The news broke over the weekend and so this is breaking to no one: The Cuckoo’s Calling by Robert Galbraith was really written by none other than J.K. Rowling. She punked the publishing industry, and everyone’s talking about it. It’s been picked up by most news outlets, and overnight it hit number 1 on Amazon and its sales went up 158,000%.
I’ve seen several people/sources expressing shock and horror that only 1500 copies were shipped from the warehouse and of those 1500 hardbacks, only 400odd had sold (and maybe 1000 ebooks, though I don’t think any of these numbers are substantiated, either–the 400odd number probably came from Nielsen bookscan, and those numbers can be pretty off). But this was in the UK only. In 3 months. On an unknown debut. In a saturated market. In a recession. That’s not tanking. It’s healthy.
The Cuckoo’s Calling had a normal publishing experience. Not a lot of fanfare, not in every bookstore window, no big blog tour, no events (she couldn’t very well show up, could she? Though that would have been SO fun if she did waltz out at a low-key launch somewhere). Now the book quite obviously doesn’t have a normal experience, because it was written by a woman richer than the Queen of England, writer of a book series pretty much everyone knows. This shows several things:
1. Good books stand on their own. Robert Galbraith’s career wasn’t over. “He’d” probably sold enough for them to continue with the series, but they’d have decided more based on the paperback sales, if this hadn’t come to light. We’ll never know what the paperback sales would have been, now.
2. Word of mouth usually takes longer than 3 months. I personally wish it had stayed under wraps longer, to see what the paperback sales would have been, if momentum would have grown with each book in the series. That’s what happened with Harry Potter–it wasn’t until the 3rd book that it hit the stratosphere. How amazing would it have been for Rowling to do it not once, but twice? Things take time. Da Vinci Code was Dan Brown’s 4th book. Daughter of Smoke and Bone was Laini Taylor’s 3rd, I think.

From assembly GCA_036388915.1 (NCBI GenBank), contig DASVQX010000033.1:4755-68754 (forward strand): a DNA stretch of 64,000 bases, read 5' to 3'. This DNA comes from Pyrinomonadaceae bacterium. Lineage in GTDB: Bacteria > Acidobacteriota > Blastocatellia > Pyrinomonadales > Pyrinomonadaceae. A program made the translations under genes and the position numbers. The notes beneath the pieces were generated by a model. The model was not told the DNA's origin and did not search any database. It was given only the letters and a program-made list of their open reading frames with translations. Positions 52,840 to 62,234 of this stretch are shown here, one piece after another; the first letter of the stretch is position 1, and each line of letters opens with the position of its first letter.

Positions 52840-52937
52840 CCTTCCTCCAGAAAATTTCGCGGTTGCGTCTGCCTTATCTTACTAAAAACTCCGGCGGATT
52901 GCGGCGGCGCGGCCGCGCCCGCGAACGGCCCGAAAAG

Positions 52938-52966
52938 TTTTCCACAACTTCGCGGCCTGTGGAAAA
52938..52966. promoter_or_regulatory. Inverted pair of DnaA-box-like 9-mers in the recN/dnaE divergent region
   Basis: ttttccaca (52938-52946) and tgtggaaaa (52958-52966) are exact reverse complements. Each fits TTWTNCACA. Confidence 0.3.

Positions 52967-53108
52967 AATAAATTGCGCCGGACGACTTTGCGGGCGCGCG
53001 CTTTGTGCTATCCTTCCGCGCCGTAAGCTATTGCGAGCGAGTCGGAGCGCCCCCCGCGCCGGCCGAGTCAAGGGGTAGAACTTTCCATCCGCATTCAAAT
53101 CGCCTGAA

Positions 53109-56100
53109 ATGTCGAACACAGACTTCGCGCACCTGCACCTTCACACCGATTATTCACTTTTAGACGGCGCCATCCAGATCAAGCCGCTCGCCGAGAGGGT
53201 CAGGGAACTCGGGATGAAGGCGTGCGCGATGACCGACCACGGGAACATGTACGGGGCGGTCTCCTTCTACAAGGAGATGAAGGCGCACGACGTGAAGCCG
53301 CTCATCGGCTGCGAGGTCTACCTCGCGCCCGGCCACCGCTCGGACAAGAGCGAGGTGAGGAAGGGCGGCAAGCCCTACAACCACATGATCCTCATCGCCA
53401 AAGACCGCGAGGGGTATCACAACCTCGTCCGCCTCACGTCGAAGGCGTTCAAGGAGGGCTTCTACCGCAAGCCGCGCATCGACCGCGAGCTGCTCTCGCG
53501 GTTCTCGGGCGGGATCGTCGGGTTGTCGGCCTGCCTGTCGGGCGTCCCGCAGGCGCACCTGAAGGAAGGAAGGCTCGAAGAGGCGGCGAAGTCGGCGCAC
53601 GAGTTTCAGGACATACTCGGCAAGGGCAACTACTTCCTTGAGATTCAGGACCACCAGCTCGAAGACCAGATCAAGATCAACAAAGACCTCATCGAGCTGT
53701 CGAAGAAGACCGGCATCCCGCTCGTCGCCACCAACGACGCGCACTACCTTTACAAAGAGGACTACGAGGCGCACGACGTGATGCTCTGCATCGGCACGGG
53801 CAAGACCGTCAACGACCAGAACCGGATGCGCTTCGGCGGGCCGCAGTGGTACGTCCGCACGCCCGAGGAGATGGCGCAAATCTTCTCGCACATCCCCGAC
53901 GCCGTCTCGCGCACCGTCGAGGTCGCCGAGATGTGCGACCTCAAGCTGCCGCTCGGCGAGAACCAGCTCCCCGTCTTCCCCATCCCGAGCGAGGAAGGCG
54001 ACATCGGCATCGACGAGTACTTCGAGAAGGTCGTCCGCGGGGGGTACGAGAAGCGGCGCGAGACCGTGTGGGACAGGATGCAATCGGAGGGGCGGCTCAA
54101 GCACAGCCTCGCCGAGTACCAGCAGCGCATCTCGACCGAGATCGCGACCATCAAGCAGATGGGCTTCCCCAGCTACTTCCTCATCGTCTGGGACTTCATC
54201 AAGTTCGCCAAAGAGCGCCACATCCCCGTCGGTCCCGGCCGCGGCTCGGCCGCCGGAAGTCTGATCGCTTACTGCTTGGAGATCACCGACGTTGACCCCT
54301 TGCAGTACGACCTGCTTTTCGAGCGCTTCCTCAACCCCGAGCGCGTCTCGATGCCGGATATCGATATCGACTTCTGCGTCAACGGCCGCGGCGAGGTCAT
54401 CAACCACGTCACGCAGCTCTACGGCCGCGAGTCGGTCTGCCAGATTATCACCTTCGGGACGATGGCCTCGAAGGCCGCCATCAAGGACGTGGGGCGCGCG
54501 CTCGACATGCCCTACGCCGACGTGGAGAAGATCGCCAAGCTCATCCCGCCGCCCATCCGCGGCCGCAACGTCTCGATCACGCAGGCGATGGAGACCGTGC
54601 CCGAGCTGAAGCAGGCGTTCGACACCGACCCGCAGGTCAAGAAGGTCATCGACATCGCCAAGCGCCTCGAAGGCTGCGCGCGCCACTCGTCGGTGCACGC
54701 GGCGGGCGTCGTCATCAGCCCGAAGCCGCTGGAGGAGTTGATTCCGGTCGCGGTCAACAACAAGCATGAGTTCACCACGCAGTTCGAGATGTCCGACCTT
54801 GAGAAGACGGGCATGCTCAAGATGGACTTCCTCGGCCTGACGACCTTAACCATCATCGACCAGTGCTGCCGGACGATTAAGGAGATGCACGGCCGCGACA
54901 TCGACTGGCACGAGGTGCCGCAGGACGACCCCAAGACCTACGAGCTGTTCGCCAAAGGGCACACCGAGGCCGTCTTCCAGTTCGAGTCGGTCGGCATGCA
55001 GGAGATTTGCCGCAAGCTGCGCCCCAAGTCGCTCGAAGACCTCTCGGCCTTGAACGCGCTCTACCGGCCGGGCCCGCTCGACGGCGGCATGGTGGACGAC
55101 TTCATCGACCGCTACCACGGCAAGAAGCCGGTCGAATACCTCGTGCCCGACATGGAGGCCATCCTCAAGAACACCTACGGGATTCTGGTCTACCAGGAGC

3. Unless very heavily marketed, it’s hard for people to take a chance on debuts. Or to find out about debuts. Even very good books–and The Cuckoo’s Calling had awesome blurbs and great reviews. 1 star reviews on Amazon only appeared after the news broke. People like to reach for books where they know what they’re going to get. I know I’m like that. If I’m lazy and know I want to read something I’ll enjoy, I grab one of the Margaret Atwood books I haven’t read yet.
So please don’t say it tanked. It didn’t, and now it’s doing phenomenally. Which is great. I’m sure I’ll read it. The Cuckoo’s Calling performed like many books in those 3 months. It performed better than many books.
There’s speculation that this was a planned stunt–that the news broke in a timely manner before the paperback release. That may be, but that still doesn’t stop the fact that it seems like the secret was kept pretty well, at least for a few months.
I hope J.K. Rowling does this again with more pseudonyms. She seemed to enjoy not having the expectation–I can’t imagine how scary it must have been launching The Casual Vacancy, as such a successful author. Plus it’d be fun–which debut next year could secretly have been written by her?
So maybe pick up a debut, and don’t do so because it might secretly have been written by J.K. Rowling (unlikely she’s doing it twice this year, after all!). Do it because if debut authors are well-supported, maybe they’ll have chances to put out more books, some of which might become your next favourites.